Tomb of Zechariah

By the Editors of the Madain Project

The tomb is attributed to Zechariah Ben Jehoiada (7-9th century BCE), but the building's construction style is dated to first century CE. It is an ancient stone monument adjacent to the Tomb of Benei Hezir that is considered in Jewish tradition to be the tomb of Zechariah ben Jehoiada.


The monument is a monolith—it is completely carved out of the solid rock and does not contain a burial chamber. According to a Jewish tradition, which is first suggested by the 1215 CE writings of Menahem haHebroni, this is the tomb of the priest Zechariah Ben Jehoiada, a figure that the Book of Chronicles records to have been stoned, but there is no documentary evidence as to where he was buried. To the south of the Zechariah's tomb is another unfinished tomb (inspect).

Religious Tradition

circa 10 BCE

The tomb was a site of Jewish prayers, especially in 9th of the month of Av - the day of the destruction of the temple. There were some documented stories that told of prayers for rain on dry winters (such as in years 1651 and 1690) which succeeded and stopped the drought.


circa 10 BCE

The fine masonry and decoration that is visible on the western side, the facade, is only the western side. On the other sides of the tomb the work is extremely rough and unfinished. The style of the construction, which includes Hellenistic details such as Ionic columns, is similar to that of the Tomb of Benei Hezir. Several scholars think that the adjacent Tomb of Benei Hezir and Tomb of Zechariah are near-contemporary with one another; scholars specialising in funerary practices and monuments have ascribed a first-century CE date to the tomb.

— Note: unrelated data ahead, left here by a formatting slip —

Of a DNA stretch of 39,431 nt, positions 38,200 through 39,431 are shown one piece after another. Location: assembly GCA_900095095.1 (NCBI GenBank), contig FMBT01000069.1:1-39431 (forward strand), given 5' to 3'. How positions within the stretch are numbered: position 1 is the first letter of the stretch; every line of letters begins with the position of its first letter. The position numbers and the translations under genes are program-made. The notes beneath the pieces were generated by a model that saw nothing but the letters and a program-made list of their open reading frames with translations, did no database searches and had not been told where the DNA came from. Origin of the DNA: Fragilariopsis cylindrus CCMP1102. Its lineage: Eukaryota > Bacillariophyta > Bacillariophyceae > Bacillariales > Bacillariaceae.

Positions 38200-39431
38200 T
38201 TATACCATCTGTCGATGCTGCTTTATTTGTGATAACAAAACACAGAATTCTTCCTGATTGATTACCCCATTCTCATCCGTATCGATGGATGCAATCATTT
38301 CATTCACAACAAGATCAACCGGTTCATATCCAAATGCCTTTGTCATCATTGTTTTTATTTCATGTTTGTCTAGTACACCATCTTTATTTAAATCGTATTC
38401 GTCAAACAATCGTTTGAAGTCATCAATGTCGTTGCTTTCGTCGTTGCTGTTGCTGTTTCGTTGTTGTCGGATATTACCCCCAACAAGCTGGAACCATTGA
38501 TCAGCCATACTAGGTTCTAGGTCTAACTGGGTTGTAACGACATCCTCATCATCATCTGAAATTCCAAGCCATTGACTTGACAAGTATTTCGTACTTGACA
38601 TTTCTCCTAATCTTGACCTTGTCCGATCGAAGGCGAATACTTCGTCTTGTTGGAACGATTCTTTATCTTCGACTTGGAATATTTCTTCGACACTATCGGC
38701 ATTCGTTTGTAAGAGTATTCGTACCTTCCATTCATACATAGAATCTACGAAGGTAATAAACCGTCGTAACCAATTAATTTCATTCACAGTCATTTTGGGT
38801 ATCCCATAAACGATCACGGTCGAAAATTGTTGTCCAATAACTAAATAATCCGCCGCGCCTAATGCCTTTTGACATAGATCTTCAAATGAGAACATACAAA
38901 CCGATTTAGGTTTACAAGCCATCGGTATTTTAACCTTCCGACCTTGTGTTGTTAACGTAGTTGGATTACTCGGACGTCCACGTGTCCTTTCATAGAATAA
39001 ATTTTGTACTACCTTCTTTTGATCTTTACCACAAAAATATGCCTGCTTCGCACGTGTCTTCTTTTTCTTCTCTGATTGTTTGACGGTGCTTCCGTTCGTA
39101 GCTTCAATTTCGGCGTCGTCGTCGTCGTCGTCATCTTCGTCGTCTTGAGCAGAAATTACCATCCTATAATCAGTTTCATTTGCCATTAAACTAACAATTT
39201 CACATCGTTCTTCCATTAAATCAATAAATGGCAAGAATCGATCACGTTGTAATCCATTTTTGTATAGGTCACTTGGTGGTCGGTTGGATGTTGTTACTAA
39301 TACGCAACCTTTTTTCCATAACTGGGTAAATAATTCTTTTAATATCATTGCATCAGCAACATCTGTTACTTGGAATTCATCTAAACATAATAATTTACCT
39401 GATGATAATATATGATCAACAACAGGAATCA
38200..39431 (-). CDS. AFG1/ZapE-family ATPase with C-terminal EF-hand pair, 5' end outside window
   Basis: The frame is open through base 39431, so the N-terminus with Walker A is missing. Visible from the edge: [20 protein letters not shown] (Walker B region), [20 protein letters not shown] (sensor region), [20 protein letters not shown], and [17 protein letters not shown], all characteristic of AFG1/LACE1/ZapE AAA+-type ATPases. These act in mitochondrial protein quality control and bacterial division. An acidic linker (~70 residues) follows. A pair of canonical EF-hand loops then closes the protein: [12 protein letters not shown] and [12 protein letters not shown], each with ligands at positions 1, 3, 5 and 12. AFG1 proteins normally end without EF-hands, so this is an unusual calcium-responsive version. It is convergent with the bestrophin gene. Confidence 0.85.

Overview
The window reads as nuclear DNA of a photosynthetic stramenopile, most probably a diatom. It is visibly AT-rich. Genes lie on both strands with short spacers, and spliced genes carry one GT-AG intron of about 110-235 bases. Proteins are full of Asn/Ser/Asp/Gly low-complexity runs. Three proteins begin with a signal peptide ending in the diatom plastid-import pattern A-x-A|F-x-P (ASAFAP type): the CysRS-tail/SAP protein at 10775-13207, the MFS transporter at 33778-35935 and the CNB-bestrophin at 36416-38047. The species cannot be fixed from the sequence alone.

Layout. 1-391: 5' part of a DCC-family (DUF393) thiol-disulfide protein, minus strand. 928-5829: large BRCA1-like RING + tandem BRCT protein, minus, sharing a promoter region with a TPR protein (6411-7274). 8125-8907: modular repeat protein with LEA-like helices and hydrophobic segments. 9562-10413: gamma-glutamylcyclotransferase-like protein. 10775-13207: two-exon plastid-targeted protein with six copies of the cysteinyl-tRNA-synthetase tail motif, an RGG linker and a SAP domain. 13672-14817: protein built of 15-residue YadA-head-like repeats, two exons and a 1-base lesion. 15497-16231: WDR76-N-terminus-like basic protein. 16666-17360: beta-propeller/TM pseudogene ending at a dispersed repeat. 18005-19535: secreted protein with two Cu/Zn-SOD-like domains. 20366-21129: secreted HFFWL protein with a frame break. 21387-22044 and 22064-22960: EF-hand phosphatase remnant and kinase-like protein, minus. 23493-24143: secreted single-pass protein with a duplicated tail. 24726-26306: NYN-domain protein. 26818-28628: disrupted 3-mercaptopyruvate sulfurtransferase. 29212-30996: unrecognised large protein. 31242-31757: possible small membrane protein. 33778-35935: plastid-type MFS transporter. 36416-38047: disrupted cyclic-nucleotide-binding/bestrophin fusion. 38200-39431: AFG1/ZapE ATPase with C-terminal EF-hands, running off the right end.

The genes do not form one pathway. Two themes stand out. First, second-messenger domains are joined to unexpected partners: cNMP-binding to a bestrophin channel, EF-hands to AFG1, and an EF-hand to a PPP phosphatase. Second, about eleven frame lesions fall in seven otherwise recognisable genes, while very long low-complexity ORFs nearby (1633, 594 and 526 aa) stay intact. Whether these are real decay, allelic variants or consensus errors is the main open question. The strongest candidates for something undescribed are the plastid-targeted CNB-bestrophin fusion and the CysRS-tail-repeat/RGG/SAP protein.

circa 10 BCE

Above the crepidoma (inspect) there is a stylobate, upon which there is a decoration of two ionic columns between two half ionic columns and at the corners there are two pilasters. The capitals are of the Ionic order and are decorated with the egg-and-dart decoration. The upper part of the monument is an Egyptian-style cornice upon which sits a pyramid.

circa 10 BCE

It has been proposed that the Tomb of Zechariah is actually the nefesh (a Jewish funerary monument similar to the Greek stele) for the adjacent Tomb of Benei Hezir, which is accessed from a rock-cut passage (inspect) adjacent to the monument, and which states that it has an adjacent magnificent structure, an item not otherwise identified.

circa 10 BCE

An arial view of the Jewish Cemetery with tombs of Absalom, Benei Hazir and Zachariah at the bottom. It is a few meters from the Tomb of Absalom and adjacent to the Tomb of Benei Hezir.

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